Musings of a Middle Aged Bear

Kids these days. They aren’t afraid of anything, and it’s the worst thing that ever happened to them. Children need a little fear in their lives. It makes them careful. It makes them respectful. It keeps them in line. The way things are going now, they just run any which way and do any old thing they want. Now it’s up to us olduns to be afraid. Afraid of what the little brats are going to do next.

Take that little blond snippet.   You know, the one whose parents dress her in adorable blue and white pinafores and then let her roam the forest unsupervised.  Nice.  You know, there was a time when people would have thought to keep a child like that out of the woods.  It’s not like everyone doesn’t know there are bears living out here.  Just because we have better things to eat for breakfast than small children doesn’t mean that we don’t still deserve respect.

In any case, this child is the worst of the bunch.  She doesn’t just think the whole forest belongs to her, she’s apparently never been taught the words “private property.”  Just the other day she pried open the door of my son’s house when no one was home and waltzed inside just as calm as you please.  I’d like to know who taught a child that kind of trick.  That’ s what I’d like to know.

That’s not even the worst of it, though.  This little girl breaks into a bear house, sees pictures of bears everywhere, and is she afraid?  Does she tremble and run away before the bears come home?  No, not at all.  Instead she decides to steal their food, break up their furniture, and just to show that she thinks nothing can touch her, she falls asleep in my grandson’s bed!  His bed.  Where he hibernates.  If he even can now after seeing a sight like that.

Oh yes, he saw it.  The little brat was still there, fast asleep, when my son and his family came home, bringing me along for my week long visit.  They saw the missing food and the broken furniture right away and knew something was wrong.  I told my son he should have gone for help right away, but he’s always had a stubborn independent streak.  Up the stairs he went to check things out himself, and that’s when we found her.   My son let out a great roar, more surprise than anger, you understand, and she woke right up.  There we were, four bears standing over, mouths open with shock, and she doesn’t scream, doesn’t cry, doesn’t so much as blush.  She just sits up, yawns real slow-like and says, “It’s a good thing you had this bed.  That one is much to hard and that one is much too soft.”  !!!!!! Who does this little cub thinks she is?  Too hard?  Too hard? I’ll have you know that my husband made that bed with his own paws 40 years ago and first he and then my son have been happily sleeping on it ever since.  As for my daughter-in-law’s bed, I will admit that it is ridiculously soft.  (Really, what does one bear need with so many pillows?)  But nontheless, it is her bed in her house.   It’s not for some little wisp of a girl to come along and criticize.  Too soft for you, is it?  Then maybe you should find a bed that’s in your own house.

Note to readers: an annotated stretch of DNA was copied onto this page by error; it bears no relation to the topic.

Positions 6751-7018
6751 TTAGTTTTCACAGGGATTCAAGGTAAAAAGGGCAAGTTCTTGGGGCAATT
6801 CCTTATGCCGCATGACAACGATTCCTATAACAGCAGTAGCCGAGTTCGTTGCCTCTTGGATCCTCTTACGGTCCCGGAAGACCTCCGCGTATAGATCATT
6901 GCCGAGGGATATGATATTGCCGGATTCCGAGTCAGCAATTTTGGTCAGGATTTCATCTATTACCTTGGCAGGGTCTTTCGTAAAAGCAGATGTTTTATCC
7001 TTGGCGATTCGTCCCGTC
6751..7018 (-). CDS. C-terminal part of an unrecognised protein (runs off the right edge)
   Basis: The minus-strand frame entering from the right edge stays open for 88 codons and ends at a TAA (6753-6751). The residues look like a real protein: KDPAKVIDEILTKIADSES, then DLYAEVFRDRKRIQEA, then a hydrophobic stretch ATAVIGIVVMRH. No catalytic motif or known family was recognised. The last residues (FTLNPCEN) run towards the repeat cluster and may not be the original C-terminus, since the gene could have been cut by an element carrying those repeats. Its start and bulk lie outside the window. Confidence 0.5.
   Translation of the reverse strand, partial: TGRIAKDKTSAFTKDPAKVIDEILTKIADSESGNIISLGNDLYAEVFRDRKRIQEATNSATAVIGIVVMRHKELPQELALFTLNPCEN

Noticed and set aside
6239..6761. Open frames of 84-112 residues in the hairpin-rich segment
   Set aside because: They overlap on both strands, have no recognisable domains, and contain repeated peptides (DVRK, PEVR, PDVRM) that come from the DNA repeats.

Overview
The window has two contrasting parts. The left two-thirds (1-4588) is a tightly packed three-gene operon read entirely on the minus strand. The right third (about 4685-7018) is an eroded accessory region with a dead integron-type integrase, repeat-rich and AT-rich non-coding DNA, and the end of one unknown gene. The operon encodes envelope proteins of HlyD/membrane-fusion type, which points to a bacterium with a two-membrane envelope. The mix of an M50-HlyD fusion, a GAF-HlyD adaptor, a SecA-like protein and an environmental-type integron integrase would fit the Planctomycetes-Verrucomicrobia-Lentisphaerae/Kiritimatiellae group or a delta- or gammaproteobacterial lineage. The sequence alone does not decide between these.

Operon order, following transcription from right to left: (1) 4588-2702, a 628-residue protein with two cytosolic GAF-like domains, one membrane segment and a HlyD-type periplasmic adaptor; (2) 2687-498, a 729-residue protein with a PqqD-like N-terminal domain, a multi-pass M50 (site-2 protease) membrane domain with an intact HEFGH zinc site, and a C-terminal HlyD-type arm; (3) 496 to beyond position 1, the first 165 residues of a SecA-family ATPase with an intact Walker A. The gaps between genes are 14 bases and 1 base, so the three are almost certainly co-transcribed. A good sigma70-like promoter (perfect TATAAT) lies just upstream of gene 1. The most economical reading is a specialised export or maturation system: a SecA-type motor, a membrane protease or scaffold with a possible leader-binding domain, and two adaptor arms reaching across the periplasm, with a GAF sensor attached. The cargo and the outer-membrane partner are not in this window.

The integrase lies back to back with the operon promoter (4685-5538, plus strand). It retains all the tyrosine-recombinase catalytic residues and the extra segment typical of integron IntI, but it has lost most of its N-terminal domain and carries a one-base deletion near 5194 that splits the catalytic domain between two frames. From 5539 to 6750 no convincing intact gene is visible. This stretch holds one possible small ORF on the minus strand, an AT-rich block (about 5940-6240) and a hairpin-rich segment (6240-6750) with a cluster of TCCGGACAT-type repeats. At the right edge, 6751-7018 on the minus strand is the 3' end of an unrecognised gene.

I was just about to open my mouth and say all these things when my son began to laugh.  Laugh!  What he could possibly have found funny I’ll never know.  All I know is that they took that self-entitled, ungrateful little waif down the stairs, fed her even more food, and sent her on her way with a smile.  I let my son know in no uncertain terms that he was making a fool of himself, but he just laughed again and made some more porridge.  He’s always been a little soft, just like his father.   But it’s not my place to meddle.  As I told my daughter-in-law several times that week, I’d never allowed such a child to get away with behavior like that in my house, but they can do what they like in their house.  It’s not my place to tell them what to do.

Kids these days…